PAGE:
One of my favorite physics labs that I do in my class is making an electric motor. The students get so excited when they get their motor working (even taking selfies with it). For some of the students, it take them quite a while to finally get it to spin continuously. This year when we did it, there were several groups that wanted to leave their motors up and running all week. I love to see students gets excited about physics (and chemistry of course)!
Once they get their motor working, then I tell them to tweak it like adding more batteries, adding lights, changing the number of magnets, etc. It’s fun to see the ideas that they come up with. Then, they have to explain to me how the change affected the operation of their motor.
I teach at a 1-1 computer school. I am always looking for new ways to incorporate the computers into my lesson plans. This year I started to have students do video lab reports. This was the first lab that I tried the video lab report with. The students had to explain each part of their motor and its function. If students can explain a concept to some one else, then you really know that they have got it.
My students look forward each year to our culminating event in the organic chemistry unit called the molecule building contest. I really hype it up and joke about challenging neighboring schools because we are so good at building molecules. Winning groups get medals that they proudly wear around the school. Some of my students tell me that they are going to display their medals at their graduation parties too!
The students work together in groups of 3 or 4. We make it more fun by going to the gym and adding some running to the competition. I give them a molecule name and the first group to run up and show me their molecule will get a point if the molecule is correct. (I use the molecule sets from Flinn Scientific). If their molecule is incorrect, then another group will get a chance at scoring. I tell them that teamwork will win it for them. Each year it never ceases to amaze me how some of the groups really nail the teamwork. You will look at them working and see 3 or 4 pair of hands working efficiently to build a molecule. It is awesome to see students get so excited about chemistry!
While dismantling my room for the year, I was think about my classroom quote board. There is a white board at the back of the room that is reserved for funny science things students say and do throughout the year (and occasionally things that the teacher says and does). The students really enjoy “catching” a peer in classes saying something cleaver or memorable and run to the back of the room to post it. Over the years we have had so much fun with it. Someone at home will say something funny and I’ll reply put that on the quote board!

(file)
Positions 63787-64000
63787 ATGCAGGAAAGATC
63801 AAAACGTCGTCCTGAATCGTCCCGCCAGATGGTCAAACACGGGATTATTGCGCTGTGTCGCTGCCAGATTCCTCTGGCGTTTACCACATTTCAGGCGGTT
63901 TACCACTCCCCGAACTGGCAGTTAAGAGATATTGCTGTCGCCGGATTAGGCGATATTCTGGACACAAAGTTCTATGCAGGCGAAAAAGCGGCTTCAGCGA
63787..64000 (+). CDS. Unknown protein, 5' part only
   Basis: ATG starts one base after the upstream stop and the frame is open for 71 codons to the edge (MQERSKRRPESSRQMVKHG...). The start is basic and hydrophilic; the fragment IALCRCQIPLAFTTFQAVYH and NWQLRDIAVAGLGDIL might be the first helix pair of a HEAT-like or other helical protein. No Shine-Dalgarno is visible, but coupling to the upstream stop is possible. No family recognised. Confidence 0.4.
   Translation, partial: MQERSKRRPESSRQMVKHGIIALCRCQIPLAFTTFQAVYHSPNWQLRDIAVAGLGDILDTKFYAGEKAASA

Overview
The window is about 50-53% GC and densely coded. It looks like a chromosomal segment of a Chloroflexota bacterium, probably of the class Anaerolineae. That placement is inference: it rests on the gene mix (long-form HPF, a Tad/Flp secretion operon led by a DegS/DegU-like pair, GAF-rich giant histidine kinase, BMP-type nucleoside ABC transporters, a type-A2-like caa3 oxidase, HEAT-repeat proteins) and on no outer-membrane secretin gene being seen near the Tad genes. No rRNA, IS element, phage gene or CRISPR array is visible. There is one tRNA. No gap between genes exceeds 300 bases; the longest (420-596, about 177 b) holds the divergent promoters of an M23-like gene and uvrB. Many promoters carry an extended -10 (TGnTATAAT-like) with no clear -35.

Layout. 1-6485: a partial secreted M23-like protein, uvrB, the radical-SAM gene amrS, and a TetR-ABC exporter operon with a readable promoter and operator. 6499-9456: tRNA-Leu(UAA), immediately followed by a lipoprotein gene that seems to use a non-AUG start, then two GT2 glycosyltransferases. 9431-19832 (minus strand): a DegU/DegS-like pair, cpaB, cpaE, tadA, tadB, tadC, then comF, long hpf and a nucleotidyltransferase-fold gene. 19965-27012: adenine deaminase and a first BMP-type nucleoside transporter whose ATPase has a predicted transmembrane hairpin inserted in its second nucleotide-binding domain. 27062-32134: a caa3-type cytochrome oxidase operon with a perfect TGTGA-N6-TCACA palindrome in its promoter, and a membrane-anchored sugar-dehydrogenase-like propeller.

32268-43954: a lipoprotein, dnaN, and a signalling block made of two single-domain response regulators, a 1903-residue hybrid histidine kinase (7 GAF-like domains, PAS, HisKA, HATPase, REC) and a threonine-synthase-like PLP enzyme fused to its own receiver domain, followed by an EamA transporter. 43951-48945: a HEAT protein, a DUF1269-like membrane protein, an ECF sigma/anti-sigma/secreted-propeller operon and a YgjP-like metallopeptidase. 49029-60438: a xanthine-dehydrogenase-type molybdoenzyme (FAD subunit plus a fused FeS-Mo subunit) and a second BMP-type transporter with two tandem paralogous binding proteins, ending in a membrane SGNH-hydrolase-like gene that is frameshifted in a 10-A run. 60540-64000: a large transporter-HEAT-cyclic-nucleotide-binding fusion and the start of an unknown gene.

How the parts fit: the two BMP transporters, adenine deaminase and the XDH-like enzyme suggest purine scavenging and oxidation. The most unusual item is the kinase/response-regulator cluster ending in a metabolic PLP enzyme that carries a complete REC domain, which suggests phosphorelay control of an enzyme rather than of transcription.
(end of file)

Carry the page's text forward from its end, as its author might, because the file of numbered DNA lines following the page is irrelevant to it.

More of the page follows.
I finally forced myself to try a bit of flipping in my classroom. Why, why, why did it take me this long to try it? It has been a wonderful help in my chemistry classroom. I don’t know if the students would agree, but I think they do like learning at their own pace, and “rewinding” to learn more difficult concepts. I have found that it helps students to focus more on their own learning then they typically do in a lecture setting. I have seen a better focus by students translate into higher quiz and test scores. Some of the students do balk at having to watch a video, but not too many.
My video making is not ideal yet. Currently I am using Ink2Go to record my videos. I would love to be able to work the problems while I am talking about them, but haven’t reached that point yet. I have yet to use my iPad for this but have thought about trying ExplainEverything. I’ve heard such good things about it. I would love to own the bigger iPad but so far my budget can’t accommodate its purchase. I have tried playing around with my Surface but need more time with it when I’m not in the pressure cooker of the school year. After dipping my toes into flipping, I have found it to be something I want to do a lot more of in the future!
My students and I were recently introduced to Kahoot It is a fun way to review that the kids really, really like. I was amazed at how much they like it. They went from trudging through a physics review to being really excited to review physics using this interactive tool. If you think you don’t have time to create one more new thing, Kahoot has a lot of publicly shared quizzes and reviews that you can just use – that is what I did. I will definitely be using it more in the future!
It’s almost the end of the school year and I fear I have finally done it – lost my mind! How could any teacher be more excited at the end of her 16th year of teaching that she was when she began? It has been a real year of growth for me in so many ways. The “aha” moments have been too numerous to count in technology, teaching philosophy and pedagogy as well as with interactions with my students. I have been through a lot of changes professionally and personally in a short time – going to a block schedule at our school, incorporating 1-1 computer technology, and getting my master’s in chemistry education.
There are so many new teaching tools that I have been exposed to recently and one of them is using WordPress for my class website. There are so many more things I would like to do with my website this summer. I am finally going to have the time to do that. I am armed with an amazing scanner (that I “borrowed from son Chris) and my very own personal WordPress professional (my other son Nick). This same son suggested that I use Schoology with my classes this year and I absolutely love it! I could never go to any other type of content management system. I haven’t had a single problem with Schoology and use it to give online tests and quizzes.